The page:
• Kalavryta Memorial
In one of the largest massacres of civilians conducted by soldiers of the German Wehrmacht during World War II, almost all of the male residents of Kalavryta were shot in an alleged »retaliation operation« on December 13, 1943. A memorial at the site of the mass shooting, located on a hill overlooking the town, honours the victims.
Image: Kalavryta, undated, Male residents of Kalavryta, Demotiko Mouseio Kalavritinou Olokaytomatos
Kalavryta, undated, Male residents of Kalavryta, Demotiko Mouseio Kalavritinou Olokaytomatos

Image: Kalavryta, 2004, Cross at the site of the mass shooting, Alexios Menexiadis
Kalavryta, 2004, Cross at the site of the mass shooting, Alexios Menexiadis
Kalavryta is a small town in the mountains in the northern part of the Peloponnese. The region came under Italian occupation in May 1941. In April 1943, the 117th Jäger Division of the Wehrmacht came to support the Italian troops after partisan activities had increased in the area. This unit had previously been stationed in Serbia as the 717th Infantry Division, where it had committed numerous murders of civilians, including the killings at Kraljevo in October 1941.
Since autumn 1943, in reaction to the intensified resistance efforts the Wehrmacht had threatened to kill 50 Greek hostages for every killed soldier. In October 1943, partisans took about eighty Wehrmacht soldiers from Infantry Division 749 hostage and demanded the release of 50 Greek hostages in exchange for every captured soldier. At the end of November, the commander of the 117th Jäger Division, Major-General Karl von Le Suire, ordered a military operation codenamed »Operation Kalavryta« to free the soldiers and carry out »retaliation measures« against the civilian population. On December 7, when the German troops were approaching, the partisans shot all of their hostages in the village of Maseika. The Wehrmacht, however, was falsely convinced that Kalavryta was a centre of the partisan movement. On the early morning of December 13, 1943, officers and soldiers of the 117th Jäger Division ordered all of the residents of Kalavryta to gather on the main square. Women, children and elderly people were locked in the school building, while all men above the age of 15 were led to a nearby hilltop. The town was looted and for the most part destroyed. In the afternoon, the soldiers machine-gunned the men on the hill. About 13 men survived the mass murder severely injured. The people who had been locked in the school managed to escape the burning building.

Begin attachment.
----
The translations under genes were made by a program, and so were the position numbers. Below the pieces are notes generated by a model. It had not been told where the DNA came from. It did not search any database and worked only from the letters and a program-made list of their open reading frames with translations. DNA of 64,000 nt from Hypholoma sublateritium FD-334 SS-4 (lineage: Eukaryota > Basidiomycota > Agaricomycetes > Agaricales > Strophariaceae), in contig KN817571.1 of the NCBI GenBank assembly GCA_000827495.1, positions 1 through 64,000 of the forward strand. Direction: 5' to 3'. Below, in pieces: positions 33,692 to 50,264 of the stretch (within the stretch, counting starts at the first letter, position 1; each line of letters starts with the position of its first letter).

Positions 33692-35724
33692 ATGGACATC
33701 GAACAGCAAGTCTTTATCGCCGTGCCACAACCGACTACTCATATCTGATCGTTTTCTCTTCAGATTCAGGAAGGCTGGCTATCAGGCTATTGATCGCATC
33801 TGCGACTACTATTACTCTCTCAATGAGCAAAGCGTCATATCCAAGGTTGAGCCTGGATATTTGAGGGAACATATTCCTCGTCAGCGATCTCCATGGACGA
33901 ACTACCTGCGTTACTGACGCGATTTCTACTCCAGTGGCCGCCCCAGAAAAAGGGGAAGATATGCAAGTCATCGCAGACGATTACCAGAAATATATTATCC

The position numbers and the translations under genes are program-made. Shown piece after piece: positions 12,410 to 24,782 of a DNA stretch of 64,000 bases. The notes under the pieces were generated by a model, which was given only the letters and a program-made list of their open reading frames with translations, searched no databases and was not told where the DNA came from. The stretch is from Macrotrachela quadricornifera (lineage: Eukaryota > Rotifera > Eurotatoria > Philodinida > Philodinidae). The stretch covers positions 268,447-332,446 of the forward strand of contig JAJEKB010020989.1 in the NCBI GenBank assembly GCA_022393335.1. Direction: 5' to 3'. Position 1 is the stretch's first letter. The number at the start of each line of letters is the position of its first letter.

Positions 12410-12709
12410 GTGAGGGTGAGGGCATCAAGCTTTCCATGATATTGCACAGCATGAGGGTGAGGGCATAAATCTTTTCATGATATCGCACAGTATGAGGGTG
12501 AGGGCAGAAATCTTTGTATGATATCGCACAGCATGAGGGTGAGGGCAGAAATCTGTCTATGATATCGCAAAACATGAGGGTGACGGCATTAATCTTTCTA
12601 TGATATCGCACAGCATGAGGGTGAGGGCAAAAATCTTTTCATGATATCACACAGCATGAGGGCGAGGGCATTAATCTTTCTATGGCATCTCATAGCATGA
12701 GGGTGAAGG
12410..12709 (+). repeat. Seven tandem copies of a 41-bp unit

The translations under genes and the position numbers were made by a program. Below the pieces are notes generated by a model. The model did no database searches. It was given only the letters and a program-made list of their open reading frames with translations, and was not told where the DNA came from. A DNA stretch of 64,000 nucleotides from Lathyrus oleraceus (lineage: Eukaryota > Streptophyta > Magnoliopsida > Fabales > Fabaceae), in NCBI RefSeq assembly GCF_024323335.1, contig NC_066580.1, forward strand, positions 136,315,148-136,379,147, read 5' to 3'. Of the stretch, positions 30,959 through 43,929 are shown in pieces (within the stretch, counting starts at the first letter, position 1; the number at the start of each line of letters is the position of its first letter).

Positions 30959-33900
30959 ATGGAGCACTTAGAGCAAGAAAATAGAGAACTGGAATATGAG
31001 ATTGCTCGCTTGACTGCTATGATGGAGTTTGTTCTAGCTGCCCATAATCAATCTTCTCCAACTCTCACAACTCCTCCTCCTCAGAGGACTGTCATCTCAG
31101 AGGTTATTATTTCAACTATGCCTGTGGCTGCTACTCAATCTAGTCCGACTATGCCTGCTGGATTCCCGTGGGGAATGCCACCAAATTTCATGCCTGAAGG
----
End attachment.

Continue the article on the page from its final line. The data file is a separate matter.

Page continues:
During this period, Wehrmacht units burned down 28 townships and monasteries in the region.
Image: Kalavryta, undated, Male residents of Kalavryta, Demotiko Mouseio Kalavritinou Olokaytomatos
Kalavryta, undated, Male residents of Kalavryta, Demotiko Mouseio Kalavritinou Olokaytomatos

Image: Kalavryta, 2004, Cross at the site of the mass shooting, Alexios Menexiadis
Kalavryta, 2004, Cross at the site of the mass shooting, Alexios Menexiadis
477 male residents of Kalavryta fell victim to the massacre carried out by the 117th Jäger Division on December 13, 1943. Among them were boys under the ages of 15. In all, over 2,300 people who had been taken hostage were hanged or shot in the Peloponnese region by German units as part of »retaliation measures« undertaken prior to their retreat in October 1944.
Image: Kalavryta, undated, Mourning woman at a grave, Demotiko Mouseio Kalavritinou Olokaytomatos
Kalavryta, undated, Mourning woman at a grave, Demotiko Mouseio Kalavritinou Olokaytomatos

Image: Kalavryta, 2004, View of the memorial complex »Topos Thysias«, Alexios Menexiadis
Kalavryta, 2004, View of the memorial complex »Topos Thysias«, Alexios Menexiadis
Most of Kalavryta was burned down on December 13, 1943. Traces of damage were visible even decades later.
In 1967, the »Topos Thysias« memorial (English: Site of the Victims) was erected. It is located on the site of the mass shootings, overlooking the town. This is one of the most important memorial sites in Greece due to the fact that Kalavryta is considered a symbol for Greek resistance since the days of the Greek War of Independence against the Ottoman Empire. The nearby monastery of Agia Lavra - which was also destroyed by the 117th Jäger Division in December 1943 - was where the Greek revolution began on March 25, 1821.
Four large marble plaques bearing the names of the murdered men stand next to numerous graves. A large cross stands close to the memorial complex and is visible in the distance. Every year on 13 December, a commemorative ceremony - which plays an important part in town life - is held. Since 2005, the school building in which women, children and elderly people were locked on December 13, 1943, has been home to a museum: »Museum of the Kalavryta Holocaust«. The central church also commemorates the massacre as its clock always shows 2:34 p.m., the time at which the massacre began. Until today, the bereaved families have not received reparations from Germany.
Image: Kalavryta, 2004, Wall with the names of those shot dead, Alexios Menexiadis
Kalavryta, 2004, Wall with the names of those shot dead, Alexios Menexiadis

Image: Kalavryta, 2004, The former school, today the »Museum of the Kalavryta Holocaust«, Alexios Menexiadis
Kalavryta, 2004, The former school, today the »Museum of the Kalavryta Holocaust«, Alexios Menexiadis
Name
Mnimeio Thissias Kalavryton
Phone
+30 (0)26920 223 90
Fax
+30 (0)26920 223 90